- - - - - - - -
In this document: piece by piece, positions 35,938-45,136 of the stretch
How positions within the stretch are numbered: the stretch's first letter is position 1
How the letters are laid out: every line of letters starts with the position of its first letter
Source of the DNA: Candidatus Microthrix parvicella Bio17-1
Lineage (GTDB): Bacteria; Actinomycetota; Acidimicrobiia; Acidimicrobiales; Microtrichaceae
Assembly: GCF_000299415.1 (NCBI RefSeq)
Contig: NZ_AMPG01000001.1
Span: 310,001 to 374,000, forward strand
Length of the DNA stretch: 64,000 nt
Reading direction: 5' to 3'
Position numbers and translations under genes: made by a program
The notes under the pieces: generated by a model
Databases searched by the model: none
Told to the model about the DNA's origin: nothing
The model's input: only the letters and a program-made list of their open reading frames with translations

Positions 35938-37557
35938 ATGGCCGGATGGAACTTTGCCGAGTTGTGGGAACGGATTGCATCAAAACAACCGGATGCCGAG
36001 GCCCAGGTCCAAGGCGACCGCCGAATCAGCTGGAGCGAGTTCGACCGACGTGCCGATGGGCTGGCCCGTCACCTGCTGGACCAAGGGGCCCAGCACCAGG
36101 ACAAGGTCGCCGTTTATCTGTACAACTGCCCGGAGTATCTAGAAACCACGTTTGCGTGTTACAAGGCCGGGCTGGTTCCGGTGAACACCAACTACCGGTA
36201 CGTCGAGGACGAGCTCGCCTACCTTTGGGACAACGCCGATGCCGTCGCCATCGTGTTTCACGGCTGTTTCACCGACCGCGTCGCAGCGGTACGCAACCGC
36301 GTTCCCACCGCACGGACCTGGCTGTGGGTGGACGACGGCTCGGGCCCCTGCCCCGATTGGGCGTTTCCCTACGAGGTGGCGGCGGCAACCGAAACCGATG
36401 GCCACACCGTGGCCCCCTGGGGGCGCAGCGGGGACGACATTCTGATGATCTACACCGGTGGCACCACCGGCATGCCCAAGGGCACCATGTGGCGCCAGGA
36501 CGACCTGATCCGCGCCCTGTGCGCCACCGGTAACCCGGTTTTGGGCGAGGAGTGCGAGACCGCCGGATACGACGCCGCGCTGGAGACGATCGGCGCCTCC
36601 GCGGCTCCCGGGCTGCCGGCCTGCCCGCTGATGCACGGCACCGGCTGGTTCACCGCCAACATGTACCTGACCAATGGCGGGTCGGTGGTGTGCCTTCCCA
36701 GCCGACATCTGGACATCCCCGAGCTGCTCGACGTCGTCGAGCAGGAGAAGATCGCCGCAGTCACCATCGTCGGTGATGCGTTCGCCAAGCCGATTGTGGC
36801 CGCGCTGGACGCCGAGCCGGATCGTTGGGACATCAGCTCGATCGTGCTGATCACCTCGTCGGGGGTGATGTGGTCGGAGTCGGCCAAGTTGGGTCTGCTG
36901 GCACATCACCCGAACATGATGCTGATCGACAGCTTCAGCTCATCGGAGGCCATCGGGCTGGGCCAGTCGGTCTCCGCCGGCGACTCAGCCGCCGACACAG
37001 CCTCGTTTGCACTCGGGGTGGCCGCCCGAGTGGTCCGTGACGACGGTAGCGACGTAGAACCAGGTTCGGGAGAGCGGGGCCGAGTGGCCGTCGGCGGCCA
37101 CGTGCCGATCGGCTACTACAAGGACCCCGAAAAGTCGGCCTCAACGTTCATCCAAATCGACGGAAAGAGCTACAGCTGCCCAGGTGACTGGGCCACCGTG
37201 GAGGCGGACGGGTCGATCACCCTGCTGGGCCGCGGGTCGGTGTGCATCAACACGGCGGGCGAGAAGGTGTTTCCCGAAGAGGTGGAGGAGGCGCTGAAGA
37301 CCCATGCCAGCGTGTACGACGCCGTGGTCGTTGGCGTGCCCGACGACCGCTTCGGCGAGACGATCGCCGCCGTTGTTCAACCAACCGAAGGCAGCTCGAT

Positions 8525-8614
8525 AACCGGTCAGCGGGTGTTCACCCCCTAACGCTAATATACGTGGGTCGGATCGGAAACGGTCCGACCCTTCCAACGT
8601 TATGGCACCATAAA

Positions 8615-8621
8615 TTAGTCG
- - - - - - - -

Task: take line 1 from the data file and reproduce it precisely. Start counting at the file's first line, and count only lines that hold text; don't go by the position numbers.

In this document: piece by piece, positions 35,938-45,136 of the stretch